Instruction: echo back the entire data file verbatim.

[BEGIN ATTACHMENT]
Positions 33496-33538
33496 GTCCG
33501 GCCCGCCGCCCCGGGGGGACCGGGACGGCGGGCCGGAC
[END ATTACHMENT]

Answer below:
Positions 33496-33538
33496 GTCCG
33501 GCCCGCCGCCCCGGGGGGACCGGGACGGCGGGCCGGAC